6,442

    Default

    I've changed a few car tyres with one of those slide hammer bead breakers and a rubber mallet, but not tractor tyres!


    2003 PEUGEOT 206 GTi

  22. #2072
    1000+ Posts Rod Hagen's Avatar
    Join Date
    Nov 2001
    Location
    Melbourne
    Posts
    1,640

    Default

    Nothing wrong with proper split rims, Fivedoor! I once had to change 17 tyres in one day on a Landcruiser 4x4 out in the bush of the NT between Utopia and Murray Downs back in the 70s. If it hadn't had split rims I reckon I'd have died then and there! Something tells me that 2invertedVs tractor rims aren't split, though! For what it is worth, DoubleChevron, you can always add a tube to a tubeless tyre if it is only mildly stuffed (not cheap, those tractor tyres, either - A cousin of mine once bought a second hand tractor because it was cheaper than replacing a tyre!)! Spinifex (as I found in the NT) works a treat when all else fails, too, but only for a couple of hundred Ks max.

    Cheers

    Rod
    Rod's Home Page

    Rod's car page

    Peugeot 4008 2016Peugeot 407 SV HDi estate 2008, Peugeot 407 SV Hdi Sedan 2006, (deadish), - Previously 403s, 404, 504, 505 sLI Wagons, 406 ST 1997, 307 XSE, 306 XSi, Renault 12, Citroen DSpecial

  23. #2073
    1000+ Posts robmac's Avatar
    Join Date
    Nov 2004
    Location
    Melbourne / Caulfield
    Posts
    19,177

    Default

    you can always add a tube to a tubeless tyre
    Reading around and after speaking to tyre fitters and sellers this is not recommended.

    The inside of tubeless tyres are rougher and tend to abrade the tube. Tubeless tyres with tubes also tend to run hotter than manufacturer intended.

    I've never choose to fit a tube to a tubeless tyre as permanent solution.

  24. #2074
    BVH Roger Wilkinson's Avatar
    Join Date
    Oct 2004
    Location
    Warrnambool
    Posts
    2,372

    Default

    Shane's tractor has a tube type tyre.

    Roger

  25. #2075
    Real cars have hydraulics DoubleChevron's Avatar
    Join Date
    May 2000
    Location
    Ballarat,Vic,Aust.
    Posts
    16,466

    Default

    Thanks all... I jacked it up this morning and spun the wheel so the puncture was to the bottom and the water could come out. One look at the aged tires has convinced me there is no way I'm breaking those beads without the right tools ( maybe if it was a new soft tire .... I'm guessing this one is 30+ years old though).


    Roger as always was right .... those nuts. "tight" is right, I figured I'd knock the wheel off and take it upto the local tire place and see what they suggested (I'm guessing a new tire is over $1000, though cheap chinese are now available on ebay for about $550). That is probably bad economy given my experience with chinese rubber (ie: it'll be perished and dead in 2years rather than 40years). Anyway, I've never seen my rattle gun work so hard .... a solid 30 seconds on a couple of those nuts. I'd done 2/3rds of the nuts an the rattle gun was slowing down ... and letting the smoke escape. So I let it cool down for 15minutes before loosening the rest (its a 3/4" hitachi impact wrench ... I purchased used. it brushes stink whenever I use it ... and it's probably has a thousands of hours on it ... but it still works its magic). I have found if you use extension bars or reduction sockets ( ie: 3/4 -> 1/2" adapter) ... You "loose" a huge amount of the "shock" and nuts will not loosen. To get around this I push on the back of the rattle gun to take up any slop in the adapters/extensions (well as much of the slop as I can).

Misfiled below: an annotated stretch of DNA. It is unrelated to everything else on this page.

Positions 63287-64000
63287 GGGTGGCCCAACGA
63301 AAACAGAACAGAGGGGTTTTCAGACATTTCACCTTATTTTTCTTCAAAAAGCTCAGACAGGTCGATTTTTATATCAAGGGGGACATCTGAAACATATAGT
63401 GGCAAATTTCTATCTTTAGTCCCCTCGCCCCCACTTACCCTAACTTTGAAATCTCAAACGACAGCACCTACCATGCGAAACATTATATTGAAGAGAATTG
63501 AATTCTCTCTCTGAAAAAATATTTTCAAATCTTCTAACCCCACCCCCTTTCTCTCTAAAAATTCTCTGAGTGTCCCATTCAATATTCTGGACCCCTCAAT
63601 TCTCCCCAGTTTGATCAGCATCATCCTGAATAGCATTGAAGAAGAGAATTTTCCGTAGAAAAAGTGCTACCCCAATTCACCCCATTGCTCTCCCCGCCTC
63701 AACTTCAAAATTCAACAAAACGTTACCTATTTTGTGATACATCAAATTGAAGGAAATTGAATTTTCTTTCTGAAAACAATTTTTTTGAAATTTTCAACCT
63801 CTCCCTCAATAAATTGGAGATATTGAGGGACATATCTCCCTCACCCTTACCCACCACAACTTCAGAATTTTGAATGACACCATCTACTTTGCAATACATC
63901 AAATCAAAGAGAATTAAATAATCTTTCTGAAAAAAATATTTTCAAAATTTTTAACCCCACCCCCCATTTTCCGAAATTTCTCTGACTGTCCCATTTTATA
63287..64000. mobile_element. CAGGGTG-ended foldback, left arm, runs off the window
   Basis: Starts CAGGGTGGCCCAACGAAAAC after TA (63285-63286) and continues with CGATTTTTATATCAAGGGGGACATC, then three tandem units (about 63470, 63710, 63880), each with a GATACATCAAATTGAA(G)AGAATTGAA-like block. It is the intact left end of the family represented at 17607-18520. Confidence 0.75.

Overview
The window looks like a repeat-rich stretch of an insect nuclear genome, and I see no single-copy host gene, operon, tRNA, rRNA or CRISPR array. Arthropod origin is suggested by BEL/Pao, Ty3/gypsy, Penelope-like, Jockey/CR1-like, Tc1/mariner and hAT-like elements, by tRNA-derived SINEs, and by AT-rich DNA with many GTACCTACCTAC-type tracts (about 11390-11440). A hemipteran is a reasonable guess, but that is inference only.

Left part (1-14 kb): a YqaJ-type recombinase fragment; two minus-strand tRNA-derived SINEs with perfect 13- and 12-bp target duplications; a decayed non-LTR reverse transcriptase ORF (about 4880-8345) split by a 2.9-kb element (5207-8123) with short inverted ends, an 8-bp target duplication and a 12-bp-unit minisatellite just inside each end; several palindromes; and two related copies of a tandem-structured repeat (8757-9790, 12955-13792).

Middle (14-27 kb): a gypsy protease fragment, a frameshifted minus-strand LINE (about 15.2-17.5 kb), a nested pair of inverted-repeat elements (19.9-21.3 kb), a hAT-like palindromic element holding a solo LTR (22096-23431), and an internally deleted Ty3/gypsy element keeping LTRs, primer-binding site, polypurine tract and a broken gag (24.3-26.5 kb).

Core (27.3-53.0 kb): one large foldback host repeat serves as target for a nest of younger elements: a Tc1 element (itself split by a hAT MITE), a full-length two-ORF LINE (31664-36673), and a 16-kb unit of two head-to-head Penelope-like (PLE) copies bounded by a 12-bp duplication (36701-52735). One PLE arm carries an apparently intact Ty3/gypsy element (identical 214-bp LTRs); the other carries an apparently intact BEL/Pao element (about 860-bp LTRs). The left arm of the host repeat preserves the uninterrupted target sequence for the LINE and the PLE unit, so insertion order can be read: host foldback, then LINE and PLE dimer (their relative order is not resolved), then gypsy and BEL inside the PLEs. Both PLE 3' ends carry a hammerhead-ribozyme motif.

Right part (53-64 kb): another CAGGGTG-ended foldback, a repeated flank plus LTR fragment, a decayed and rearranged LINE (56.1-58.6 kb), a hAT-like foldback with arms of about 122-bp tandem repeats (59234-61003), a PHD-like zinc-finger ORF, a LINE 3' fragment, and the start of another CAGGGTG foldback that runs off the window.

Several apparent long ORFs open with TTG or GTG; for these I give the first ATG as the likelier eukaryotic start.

Say Roger, I have that tire sitting there with all the nuts still on a few turns. It feels really heavy... I'm not really keen on pulling it off and having it crush me. Is there a simple way to verify all the water is out the tires specs online say the tire itself is 80kg .... I'm betting the wheel is another 80kg ... SO if that sucker still has water in it ... .it's way outside of what I can safely handle. I guess I just remove the nuts and kick it off from behind, that way it can fall onto the ground where I can safely try to lift it too see how heavy it it.

    BTW: Roger doesn't need a bead breaker. I looked on youtube. Bead breaking is dead simple when you have machinery onsite. A FEL, backhoe, any sort of trayback crane.... Anything that can "push" with hydraulic power. You can jack the wheel up. "nudge" it with bucket/crane and pop the outer bead. Then use a bucket tooth/spoon and "pull" the tire and break the inner bead.

    I can see Roger doing this:
    https://www.youtube.com/watch?v=B1gusC2TBqM

    fast forward to 2:13.

    seeya
    Shane L.
    Last edited by DoubleChevron; 13th October 2019 at 04:45 PM.
    'Cit' homepage:
    Citroen Workshop
    Proper cars--
    '85 Series II CX2500 GTi Turbo I
    '63 ID19 http://www.aussiefrogs.com/forum/showthread.php?t=90325
    '72 DS21 ie 5spd pallas (last looked at ... about 15years ago)
    '78 GS1220 pallas
    '92 Range Rover Classic ... 5spd manual.

    Yay ... No Slugomatics


    Modern Junk:
    '07 Poogoe 407 HDi 6spd manual

Page 83 of 84 First ... 3373798081828384 Last

Thread Information

Users Browsing this Thread

There are currently 3 users browsing this thread. (0 members and 3 guests)

Posting Permissions

  • You may not post new threads
  • You may not post replies
  • You may not post attachments
  • You may not edit your posts
  •